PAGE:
I lost grip on school, on my closest and most important relationships, on my job, and on my whole life. I was spiraling into depression and hurting those close to me. In one of my darkest nights while my friends were away at a worship service I wrote what would become both a consistent lament and sustaining hope for this new season of my life.
Welcome to the wilderness. Welcome to quietness;
to being alone.
Welcome to playing music for trees, like David,
and talking to bushes, like Moses.
Whether they’re burning or not, it doesn’t matter anymore.
you’re here now.
This is the land of wind and whispers.
You may hear God in both. It’s the land of walking and of long roads.
You may not like it, and it may get dark,
but none of that matters anymore,
you’re here now.
Don’t forget that others have been here before.
Your Father walked this way once,
and if you pay attention, maybe you can find his footsteps.
Pay attention, because you’re here now.
I realized I was not to play the part of hero in my story — instead I would have to truly depend on grace for the first time in my life. I packed my bags in either defeat or surrender, perhaps both, said my goodbyes and returned to Texas.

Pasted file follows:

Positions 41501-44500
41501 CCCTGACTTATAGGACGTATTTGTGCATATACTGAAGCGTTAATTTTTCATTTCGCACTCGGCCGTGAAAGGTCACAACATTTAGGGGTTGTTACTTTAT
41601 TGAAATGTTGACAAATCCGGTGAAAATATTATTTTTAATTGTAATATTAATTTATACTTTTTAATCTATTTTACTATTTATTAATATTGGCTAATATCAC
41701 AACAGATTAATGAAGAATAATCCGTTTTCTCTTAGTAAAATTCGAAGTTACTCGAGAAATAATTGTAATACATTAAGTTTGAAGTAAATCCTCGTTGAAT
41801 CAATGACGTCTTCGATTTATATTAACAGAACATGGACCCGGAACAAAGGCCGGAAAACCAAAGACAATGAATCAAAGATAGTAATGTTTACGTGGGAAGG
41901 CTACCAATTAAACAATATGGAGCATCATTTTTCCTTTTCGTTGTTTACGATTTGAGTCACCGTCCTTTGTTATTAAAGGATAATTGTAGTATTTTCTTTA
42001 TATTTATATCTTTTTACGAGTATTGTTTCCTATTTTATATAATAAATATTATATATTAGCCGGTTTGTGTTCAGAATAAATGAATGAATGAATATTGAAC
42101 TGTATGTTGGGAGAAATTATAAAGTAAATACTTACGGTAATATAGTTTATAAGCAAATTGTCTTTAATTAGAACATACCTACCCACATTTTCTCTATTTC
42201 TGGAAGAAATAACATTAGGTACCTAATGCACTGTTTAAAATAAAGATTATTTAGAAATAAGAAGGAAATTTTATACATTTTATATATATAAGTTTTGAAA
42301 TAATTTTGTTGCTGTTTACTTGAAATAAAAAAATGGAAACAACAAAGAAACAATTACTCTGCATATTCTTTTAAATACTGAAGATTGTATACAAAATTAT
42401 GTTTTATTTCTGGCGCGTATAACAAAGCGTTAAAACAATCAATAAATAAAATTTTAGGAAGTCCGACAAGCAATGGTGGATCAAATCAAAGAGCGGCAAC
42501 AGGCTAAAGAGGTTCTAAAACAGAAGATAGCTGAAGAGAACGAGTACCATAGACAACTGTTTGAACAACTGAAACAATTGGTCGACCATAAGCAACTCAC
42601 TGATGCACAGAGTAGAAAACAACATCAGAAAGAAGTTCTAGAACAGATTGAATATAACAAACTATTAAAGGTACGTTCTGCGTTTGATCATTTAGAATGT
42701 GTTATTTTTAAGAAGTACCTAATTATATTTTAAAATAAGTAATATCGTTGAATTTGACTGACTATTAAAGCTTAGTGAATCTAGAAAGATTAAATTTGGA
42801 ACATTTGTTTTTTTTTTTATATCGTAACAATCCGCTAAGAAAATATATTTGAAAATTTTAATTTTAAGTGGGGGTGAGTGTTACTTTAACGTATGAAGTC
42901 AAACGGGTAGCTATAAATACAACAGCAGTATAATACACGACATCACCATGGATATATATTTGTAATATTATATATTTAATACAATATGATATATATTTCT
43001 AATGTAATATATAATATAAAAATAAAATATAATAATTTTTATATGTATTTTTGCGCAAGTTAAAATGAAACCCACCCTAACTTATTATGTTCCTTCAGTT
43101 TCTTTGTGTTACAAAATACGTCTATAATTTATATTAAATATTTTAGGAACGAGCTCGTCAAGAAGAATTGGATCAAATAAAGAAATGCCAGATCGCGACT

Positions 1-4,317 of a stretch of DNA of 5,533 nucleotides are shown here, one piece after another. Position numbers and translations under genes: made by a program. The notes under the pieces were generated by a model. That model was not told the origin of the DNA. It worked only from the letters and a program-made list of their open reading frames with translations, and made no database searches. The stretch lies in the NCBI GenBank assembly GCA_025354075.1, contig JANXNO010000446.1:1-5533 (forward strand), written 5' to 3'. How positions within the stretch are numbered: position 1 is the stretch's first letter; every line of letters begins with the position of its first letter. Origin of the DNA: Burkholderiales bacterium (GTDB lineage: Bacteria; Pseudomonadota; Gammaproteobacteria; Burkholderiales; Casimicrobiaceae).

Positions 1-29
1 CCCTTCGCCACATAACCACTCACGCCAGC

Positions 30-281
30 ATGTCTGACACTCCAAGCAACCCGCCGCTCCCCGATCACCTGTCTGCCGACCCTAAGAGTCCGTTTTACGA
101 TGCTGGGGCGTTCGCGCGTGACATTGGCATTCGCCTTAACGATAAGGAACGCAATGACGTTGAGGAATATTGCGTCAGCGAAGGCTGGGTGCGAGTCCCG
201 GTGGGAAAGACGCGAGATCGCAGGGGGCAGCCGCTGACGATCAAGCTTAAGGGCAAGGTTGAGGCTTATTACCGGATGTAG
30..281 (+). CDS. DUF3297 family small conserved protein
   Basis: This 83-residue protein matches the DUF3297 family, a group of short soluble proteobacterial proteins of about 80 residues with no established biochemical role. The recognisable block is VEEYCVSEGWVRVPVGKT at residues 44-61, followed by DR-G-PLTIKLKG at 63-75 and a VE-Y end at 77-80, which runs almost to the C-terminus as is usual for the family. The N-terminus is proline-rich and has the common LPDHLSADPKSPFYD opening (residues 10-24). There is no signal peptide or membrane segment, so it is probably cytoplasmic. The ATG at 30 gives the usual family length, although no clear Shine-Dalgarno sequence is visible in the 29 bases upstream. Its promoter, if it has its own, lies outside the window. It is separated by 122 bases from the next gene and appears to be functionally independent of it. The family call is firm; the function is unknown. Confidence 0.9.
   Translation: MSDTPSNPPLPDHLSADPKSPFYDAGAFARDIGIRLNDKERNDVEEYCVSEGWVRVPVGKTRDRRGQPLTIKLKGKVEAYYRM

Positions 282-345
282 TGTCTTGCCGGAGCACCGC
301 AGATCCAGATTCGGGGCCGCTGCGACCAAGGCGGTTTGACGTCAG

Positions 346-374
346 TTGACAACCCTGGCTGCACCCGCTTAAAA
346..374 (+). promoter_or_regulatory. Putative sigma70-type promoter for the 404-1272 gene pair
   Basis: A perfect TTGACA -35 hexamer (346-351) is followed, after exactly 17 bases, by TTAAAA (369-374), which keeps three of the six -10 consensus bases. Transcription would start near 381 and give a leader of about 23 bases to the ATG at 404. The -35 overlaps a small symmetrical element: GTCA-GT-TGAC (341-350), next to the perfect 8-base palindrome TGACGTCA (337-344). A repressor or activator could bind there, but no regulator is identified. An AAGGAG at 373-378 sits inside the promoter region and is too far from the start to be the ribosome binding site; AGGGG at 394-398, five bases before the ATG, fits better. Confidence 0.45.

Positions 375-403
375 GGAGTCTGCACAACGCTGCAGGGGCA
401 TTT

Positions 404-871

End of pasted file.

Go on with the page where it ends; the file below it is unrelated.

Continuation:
After I moved back home I had to intentionally choose every day to come to terms with my own darkness. I had to make peace with what was left of my life. We have the idea that resurrection is quick and instant, a flash of light and we’re good as new. It wasn’t so for me. I felt more like Lazarus, with Jesus standing outside my tomb practically begging me to wake up. How many times did he cry, “Nathan, come forth!” before I heard his words?
Because of theologies, belief systems, crisis, or failure most of us will at some point or another find ourselves standing in the middle of the wilderness. We might find ourselves writing obituaries about our past selves. I think the first instinct is to find a way out of it, an escape. We have to realize that making peace with our doubt, fear, and questions is not the same as burying them in the sand or doing away with them. That doesn’t necessarily mean we will find clear answers either. But that really isn’t the goal of resurrection.
If I’ve learned anything from the much wiser women and men before me it is that this will likely not be my only journey through the wilderness. This is my best attempt to map out the winding roads of this season so that perhaps it will be of some use to me when I find myself here again. Hopefully, this might bring consolation or comfort to those of you walking your own wilderness now and in the future.
If you find yourself standing at the edge of wilderness with doubts and questions in tow, the journey will not always be easy. It will likely not make sense most of the time. But you have a true and wise guide in Jesus who has walked the wilderness himself and is faithful to lead us, as Brian Zahnd says, “out of the badlands and into resurrection country.”
Nathan Smith is a writer and thinker from Texas. Follow him on Twitter.